On September 13, 1970, the New York Times Magazine published an influential essay by highly regarded economist Milton Friedman entitled, “The Social Responsibility of Business Is to Increase Its Profits”.
In the article, Friedman described a philosophy that has become known as “shareholder primacy”, which claimed that the sole purpose of a business is to produce profit for shareowners, without consideration for the interests of other stakeholders.
Corporate leaders were quick to embrace this theory which essentially gave them a license to pursue profit-at-any-cost strategies and helped usher in the “greed is good” era that has continued for decades.
To mark the 50th anniversary, DealBook and the New York Times gathered the inputs of over 20 experts for A Free Market Manifesto That Changed the World, Reconsidered, a retrospective of mixed opinions on the long-term effect Friedman’s work has had, not only on the business world, but on society at large.
To be blunt, from my perspective as a dedicated member of the Conscious Capitalism community, Friedman and his concept of “shareholder primacy” has failed us over the last half century.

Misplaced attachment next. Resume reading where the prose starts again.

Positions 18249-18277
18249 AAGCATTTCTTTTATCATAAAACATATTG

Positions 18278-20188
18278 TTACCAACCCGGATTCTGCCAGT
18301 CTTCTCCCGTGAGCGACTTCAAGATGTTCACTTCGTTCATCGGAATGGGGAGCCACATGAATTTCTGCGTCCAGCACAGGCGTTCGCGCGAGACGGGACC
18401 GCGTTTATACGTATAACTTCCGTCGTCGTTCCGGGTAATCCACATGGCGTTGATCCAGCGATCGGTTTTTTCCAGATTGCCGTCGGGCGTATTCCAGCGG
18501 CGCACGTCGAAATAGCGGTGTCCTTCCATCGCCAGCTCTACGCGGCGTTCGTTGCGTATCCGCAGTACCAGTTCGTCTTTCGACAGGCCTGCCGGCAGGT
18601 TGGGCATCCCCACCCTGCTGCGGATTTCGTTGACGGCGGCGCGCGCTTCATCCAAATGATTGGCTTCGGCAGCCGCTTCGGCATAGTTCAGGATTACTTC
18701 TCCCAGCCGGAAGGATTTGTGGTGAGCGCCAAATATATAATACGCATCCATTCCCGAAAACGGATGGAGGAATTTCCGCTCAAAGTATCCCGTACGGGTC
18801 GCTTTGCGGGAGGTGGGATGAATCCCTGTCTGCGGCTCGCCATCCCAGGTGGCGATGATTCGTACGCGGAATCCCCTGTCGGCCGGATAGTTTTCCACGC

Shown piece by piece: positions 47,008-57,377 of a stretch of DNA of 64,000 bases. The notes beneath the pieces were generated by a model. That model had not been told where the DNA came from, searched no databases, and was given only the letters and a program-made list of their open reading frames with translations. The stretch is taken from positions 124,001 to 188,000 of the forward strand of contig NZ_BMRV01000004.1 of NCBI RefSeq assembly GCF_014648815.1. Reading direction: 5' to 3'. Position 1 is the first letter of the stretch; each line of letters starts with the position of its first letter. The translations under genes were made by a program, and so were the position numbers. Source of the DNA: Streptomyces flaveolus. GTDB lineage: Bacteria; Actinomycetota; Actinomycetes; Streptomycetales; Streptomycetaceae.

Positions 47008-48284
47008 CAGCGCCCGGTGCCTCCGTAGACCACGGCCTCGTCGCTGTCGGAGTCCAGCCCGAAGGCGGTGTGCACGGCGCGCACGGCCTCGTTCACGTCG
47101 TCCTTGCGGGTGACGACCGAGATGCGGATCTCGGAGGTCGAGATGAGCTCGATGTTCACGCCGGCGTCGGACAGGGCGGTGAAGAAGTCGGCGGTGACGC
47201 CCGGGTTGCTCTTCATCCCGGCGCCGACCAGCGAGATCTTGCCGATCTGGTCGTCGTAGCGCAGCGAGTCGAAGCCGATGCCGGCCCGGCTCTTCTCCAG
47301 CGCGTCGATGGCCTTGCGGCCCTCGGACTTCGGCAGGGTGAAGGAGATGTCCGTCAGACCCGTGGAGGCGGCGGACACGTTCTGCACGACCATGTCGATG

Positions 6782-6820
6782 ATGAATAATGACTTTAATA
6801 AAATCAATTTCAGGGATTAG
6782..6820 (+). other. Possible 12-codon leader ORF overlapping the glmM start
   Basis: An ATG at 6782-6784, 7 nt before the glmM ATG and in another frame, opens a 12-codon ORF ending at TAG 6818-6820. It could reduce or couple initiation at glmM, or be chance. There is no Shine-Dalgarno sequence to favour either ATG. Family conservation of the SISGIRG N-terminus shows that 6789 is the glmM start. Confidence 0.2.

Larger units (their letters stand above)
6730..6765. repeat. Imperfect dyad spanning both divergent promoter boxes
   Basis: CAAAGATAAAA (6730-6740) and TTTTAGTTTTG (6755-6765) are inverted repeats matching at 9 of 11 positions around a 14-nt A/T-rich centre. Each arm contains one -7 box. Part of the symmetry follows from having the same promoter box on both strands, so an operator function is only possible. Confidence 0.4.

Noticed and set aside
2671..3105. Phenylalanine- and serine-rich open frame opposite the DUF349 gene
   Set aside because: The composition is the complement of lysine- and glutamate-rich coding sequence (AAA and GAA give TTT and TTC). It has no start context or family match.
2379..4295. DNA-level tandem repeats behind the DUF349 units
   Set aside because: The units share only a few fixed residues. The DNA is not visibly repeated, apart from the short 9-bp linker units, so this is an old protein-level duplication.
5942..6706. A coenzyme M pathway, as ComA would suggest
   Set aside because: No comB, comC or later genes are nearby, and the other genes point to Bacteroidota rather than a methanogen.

The relentless focus on shareholder returns, exacerbated by the growth of stock-based executive compensation and the expansion of corporate lobbying to influence lawmaking, has resulted in debacles like the subprime mortgage crisis and Great Recession of 2008, as well as the more recent Volkswagen emissions and Wells Fargo fraudulent account scandals, to name a few.
The time is right to swing the pendulum and make a significant shift toward a philosophy of “stakeholder capitalism” where businesses are held accountable and rewarded for creating long-term value that balances the interests of all stakeholders, including shareowners.
Agree? Disagree? Want to discuss or learn more about Conscious Capitalism? Contact me at firstname.lastname@example.org.